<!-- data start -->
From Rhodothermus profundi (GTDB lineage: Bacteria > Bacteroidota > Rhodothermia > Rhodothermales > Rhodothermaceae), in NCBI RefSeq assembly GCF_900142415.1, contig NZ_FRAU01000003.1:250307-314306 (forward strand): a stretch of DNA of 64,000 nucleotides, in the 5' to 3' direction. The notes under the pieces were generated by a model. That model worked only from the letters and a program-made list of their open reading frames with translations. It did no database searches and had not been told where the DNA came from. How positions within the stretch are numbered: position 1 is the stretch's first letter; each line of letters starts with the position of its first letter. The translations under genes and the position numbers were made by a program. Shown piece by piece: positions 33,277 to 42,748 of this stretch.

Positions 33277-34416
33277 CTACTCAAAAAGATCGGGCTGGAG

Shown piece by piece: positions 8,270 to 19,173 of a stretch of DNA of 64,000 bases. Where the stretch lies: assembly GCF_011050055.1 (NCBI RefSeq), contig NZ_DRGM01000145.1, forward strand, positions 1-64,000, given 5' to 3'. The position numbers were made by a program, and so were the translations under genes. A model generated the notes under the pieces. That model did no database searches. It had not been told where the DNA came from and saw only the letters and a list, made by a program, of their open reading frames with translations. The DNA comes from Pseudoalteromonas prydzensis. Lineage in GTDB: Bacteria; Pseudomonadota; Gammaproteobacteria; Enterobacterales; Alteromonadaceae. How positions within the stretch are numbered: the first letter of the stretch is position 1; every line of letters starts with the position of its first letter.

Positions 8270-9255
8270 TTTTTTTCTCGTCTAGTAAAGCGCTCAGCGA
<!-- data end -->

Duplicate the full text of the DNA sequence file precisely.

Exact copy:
From Rhodothermus profundi (GTDB lineage: Bacteria > Bacteroidota > Rhodothermia > Rhodothermales > Rhodothermaceae), in NCBI RefSeq assembly GCF_900142415.1, contig NZ_FRAU01000003.1:250307-314306 (forward strand): a stretch of DNA of 64,000 nucleotides, in the 5' to 3' direction. The notes under the pieces were generated by a model. That model worked only from the letters and a program-made list of their open reading frames with translations. It did no database searches and had not been told where the DNA came from. How positions within the stretch are numbered: position 1 is the stretch's first letter; each line of letters starts with the position of its first letter. The translations under genes and the position numbers were made by a program. Shown piece by piece: positions 33,277 to 42,748 of this stretch.

Positions 33277-34416
33277 CTACTCAAAAAGATCGGGCTGGAG

Shown piece by piece: positions 8,270 to 19,173 of a stretch of DNA of 64,000 bases. Where the stretch lies: assembly GCF_011050055.1 (NCBI RefSeq), contig NZ_DRGM01000145.1, forward strand, positions 1-64,000, given 5' to 3'. The position numbers were made by a program, and so were the translations under genes. A model generated the notes under the pieces. That model did no database searches. It had not been told where the DNA came from and saw only the letters and a list, made by a program, of their open reading frames with translations. The DNA comes from Pseudoalteromonas prydzensis. Lineage in GTDB: Bacteria; Pseudomonadota; Gammaproteobacteria; Enterobacterales; Alteromonadaceae. How positions within the stretch are numbered: the first letter of the stretch is position 1; every line of letters starts with the position of its first letter.

Positions 8270-9255
8270 TTTTTTTCTCGTCTAGTAAAGCGCTCAGCGA